Editorials

Capital charges: a tax on the NHS

BMJ 1998; 317 doi: http://dx.doi.org/10.1136/bmj.317.7152.157 (Published 18 July 1998) Cite this as: BMJ 1998;317:157

Worse may follow as NHS assets are privatised

  1. Allyson M Pollock, Senior lecturer in public health medicine.,
  2. Declan Gaffney, Researcher
  1. St George's Hospital Medical School, London SW17 0QT

    Under the new national framework for assessing performance in the NHS trusts will be compared partly on the basis of their costs per unit of care and of the productivity of capital estate.1 Unit costs and productivity of capital are crucially influenced by two factors: the capital charging system under which the government plays shareholder andbanker to theNHS,recovering a 6% return on all capital used by the NHS,2and the current and future purchasing decisions of primary care groups.Other changes, however—notably, the private finance initiative and the freedom of primary care groups from capital charges—raise questions about the appropriateness of these measures of efficiency.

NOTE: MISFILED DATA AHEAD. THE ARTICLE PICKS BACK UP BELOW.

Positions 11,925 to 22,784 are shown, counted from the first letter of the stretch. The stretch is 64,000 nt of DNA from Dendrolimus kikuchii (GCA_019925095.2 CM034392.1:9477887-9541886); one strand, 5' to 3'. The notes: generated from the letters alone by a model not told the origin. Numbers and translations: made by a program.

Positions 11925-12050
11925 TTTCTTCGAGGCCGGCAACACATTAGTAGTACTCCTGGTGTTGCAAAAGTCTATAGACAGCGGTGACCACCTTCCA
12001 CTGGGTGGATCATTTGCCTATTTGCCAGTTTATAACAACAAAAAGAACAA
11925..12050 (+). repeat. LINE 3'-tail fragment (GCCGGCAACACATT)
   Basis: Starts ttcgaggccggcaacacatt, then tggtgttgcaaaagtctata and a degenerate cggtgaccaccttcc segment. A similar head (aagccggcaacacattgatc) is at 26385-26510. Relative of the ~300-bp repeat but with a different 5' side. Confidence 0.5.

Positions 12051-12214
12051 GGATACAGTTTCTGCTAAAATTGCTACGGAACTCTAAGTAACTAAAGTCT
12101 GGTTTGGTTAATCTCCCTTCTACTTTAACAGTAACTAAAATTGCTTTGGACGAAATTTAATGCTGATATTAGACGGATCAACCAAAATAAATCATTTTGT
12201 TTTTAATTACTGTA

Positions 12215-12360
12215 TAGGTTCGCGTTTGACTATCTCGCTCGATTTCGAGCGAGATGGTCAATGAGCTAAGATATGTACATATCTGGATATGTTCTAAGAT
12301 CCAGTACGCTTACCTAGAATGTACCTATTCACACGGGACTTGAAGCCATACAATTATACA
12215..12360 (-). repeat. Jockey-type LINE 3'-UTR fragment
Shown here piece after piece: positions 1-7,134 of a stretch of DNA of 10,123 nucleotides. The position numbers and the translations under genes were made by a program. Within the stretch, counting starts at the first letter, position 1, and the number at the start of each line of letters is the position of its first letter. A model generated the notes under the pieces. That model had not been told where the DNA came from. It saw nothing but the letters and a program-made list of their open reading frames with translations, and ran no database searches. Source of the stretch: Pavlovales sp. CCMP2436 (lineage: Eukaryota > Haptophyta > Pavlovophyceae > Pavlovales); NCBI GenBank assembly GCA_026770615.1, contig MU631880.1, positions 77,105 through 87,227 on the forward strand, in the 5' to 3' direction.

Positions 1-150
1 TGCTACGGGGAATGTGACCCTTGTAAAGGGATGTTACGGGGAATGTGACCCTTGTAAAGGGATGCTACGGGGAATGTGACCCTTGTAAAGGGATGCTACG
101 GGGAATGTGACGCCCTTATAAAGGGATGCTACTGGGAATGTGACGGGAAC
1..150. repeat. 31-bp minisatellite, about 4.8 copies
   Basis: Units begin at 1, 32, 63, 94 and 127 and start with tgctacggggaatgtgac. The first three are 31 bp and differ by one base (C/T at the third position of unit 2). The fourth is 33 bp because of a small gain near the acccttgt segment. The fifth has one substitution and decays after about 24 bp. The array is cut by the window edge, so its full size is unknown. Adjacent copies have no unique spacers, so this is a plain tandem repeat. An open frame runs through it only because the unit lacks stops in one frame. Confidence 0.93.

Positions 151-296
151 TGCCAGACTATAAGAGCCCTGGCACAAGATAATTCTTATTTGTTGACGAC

The main argument for the introduction of capital charges in 1992 was that NHS assets werebeing used inefficiently. Requiring NHS trusts to pay interest and dividends on their assets, and to recoup those costs through the prices charged to purchasers, would, it was argued, lead to greater cost effectiveness and allow comparisons to be made between theNHS and the private sector.3 This, however, relies on two arguable premises—firstly, that an NHS provider is sufficiently similar to a commercial enterprise that the imposition of a private sector financial regime will lead to greater efficiency; secondly, that NHS capital charges realistically represent the cost of the buildings and equipment needed to deliver services.

    Taking the latter …

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